I welcome the establishment of the Joint Unit for Waste Crime, which is designed to disrupt serious and organised crime around fly-tipping. It works jointly with the National Crime Agency, Her Majesty’s Revenue and Customs, the Environment Agency and the police. Moreover, I recognise the great achievement that is the Environment Act 2021, which introduced new powers to gain evidence and enter sites.
I am also aware of the consultation on fly-tipping, which is ongoing. Can the Minister reassure my constituents and others affected by fly-tipping that the consultation will lead to serious and meaningful change? Of course, I implore everyone to take part in it and to share their ideas, which leads me to ask the Minister and the Department what thought has been given to providing more fly-tipping education for the public? I ask that because that was a specific request from some of my constituents when I visited Balsall Common.
Of course, we have fantastic campaigns, such as Keep Britain Tidy, but the more, the merrier. That is why I will embark on another Keep Meriden Tidy campaign, not least because we have the Commonwealth games in my constituency. With over a billion eyes watching our beautiful region, I intend to play my part in keeping it that way.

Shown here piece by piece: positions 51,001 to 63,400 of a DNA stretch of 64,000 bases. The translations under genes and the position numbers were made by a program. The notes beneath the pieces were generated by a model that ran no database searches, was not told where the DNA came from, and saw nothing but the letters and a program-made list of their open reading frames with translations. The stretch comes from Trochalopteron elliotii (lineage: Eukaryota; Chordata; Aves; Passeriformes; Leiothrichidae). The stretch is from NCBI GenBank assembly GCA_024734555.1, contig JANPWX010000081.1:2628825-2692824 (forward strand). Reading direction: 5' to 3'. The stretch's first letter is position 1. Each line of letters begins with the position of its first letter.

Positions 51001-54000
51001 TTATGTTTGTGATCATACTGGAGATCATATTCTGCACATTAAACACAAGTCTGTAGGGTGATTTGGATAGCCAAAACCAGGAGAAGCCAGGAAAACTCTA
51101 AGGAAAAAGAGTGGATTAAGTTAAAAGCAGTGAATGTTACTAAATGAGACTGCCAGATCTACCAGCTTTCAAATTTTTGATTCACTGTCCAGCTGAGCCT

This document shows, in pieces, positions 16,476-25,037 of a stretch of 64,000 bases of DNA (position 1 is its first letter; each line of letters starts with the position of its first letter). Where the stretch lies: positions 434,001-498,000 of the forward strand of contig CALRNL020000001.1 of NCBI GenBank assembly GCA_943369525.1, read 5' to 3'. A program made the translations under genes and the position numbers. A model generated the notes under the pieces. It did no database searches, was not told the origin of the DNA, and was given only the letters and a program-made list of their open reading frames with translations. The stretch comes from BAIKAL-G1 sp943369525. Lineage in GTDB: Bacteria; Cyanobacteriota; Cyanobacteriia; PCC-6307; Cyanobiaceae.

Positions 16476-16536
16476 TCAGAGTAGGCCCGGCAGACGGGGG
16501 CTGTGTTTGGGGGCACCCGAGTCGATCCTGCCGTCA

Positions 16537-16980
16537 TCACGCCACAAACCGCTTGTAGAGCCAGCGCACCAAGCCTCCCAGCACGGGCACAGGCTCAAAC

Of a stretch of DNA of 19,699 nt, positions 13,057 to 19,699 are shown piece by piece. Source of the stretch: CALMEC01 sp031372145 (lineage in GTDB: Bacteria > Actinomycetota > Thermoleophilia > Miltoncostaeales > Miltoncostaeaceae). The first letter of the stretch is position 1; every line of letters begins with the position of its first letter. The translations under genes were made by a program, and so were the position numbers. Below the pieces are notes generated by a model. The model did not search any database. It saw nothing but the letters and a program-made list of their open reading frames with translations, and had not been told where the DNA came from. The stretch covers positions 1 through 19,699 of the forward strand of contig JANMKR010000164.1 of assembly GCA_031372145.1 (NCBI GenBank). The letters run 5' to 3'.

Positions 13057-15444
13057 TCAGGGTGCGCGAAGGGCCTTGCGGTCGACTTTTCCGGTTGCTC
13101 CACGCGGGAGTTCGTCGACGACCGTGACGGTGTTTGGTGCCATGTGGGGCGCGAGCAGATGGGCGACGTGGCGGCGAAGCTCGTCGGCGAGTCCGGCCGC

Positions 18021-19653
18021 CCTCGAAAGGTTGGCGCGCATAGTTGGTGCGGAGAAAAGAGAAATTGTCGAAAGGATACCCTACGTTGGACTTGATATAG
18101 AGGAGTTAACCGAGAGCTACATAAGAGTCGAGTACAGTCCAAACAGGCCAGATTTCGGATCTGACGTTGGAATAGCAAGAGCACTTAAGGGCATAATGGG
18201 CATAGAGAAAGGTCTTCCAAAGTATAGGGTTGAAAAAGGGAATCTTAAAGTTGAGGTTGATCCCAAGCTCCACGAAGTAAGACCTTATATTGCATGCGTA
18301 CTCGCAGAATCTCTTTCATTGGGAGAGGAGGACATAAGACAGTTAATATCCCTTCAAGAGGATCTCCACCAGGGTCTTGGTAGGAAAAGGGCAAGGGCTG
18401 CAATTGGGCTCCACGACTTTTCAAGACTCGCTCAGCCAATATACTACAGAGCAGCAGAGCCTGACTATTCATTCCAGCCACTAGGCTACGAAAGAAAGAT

One aspect of dealing with fly-tipping I have not yet touched on is enforcement. The greatest source of frustration for many of my constituents is the feeling that they can do everything they can, including reporting the fly-tippers, but the level of enforcement in no way matches their hard work, and prosecutions that would deter fly-tipping are just too rare. In short, Minister, too many fly-tippers are getting away with it.
Recently, I was pleased to see that there was a fly-tipping intervention grant, but I must ask whether there will be more rounds and more money, because I am keen for my constituents to benefit from any future rounds. Can the Minister also confirm that she is talking to local councils, or the relevant Department, to ensure that local councils have the means to tackle fly-tipping? In addition, can she confirm that she is talking to the policing Minister, my right hon. Friend the Member for North West Hampshire (Kit Malthouse), to beef up enforcement by the police? One of my greatest fears is that my law-abiding constituents are put at risk by dangerous fly-tippers, who are sometimes involved with organised crime, and that the police are not able to do enough to tackle the problem. For example, farmers in my constituency are often at particular risk, because the very nature of rural areas means that it takes longer to get police support. They are particularly worried about confronting these criminals and about the personal risk to them and their families if they do intervene.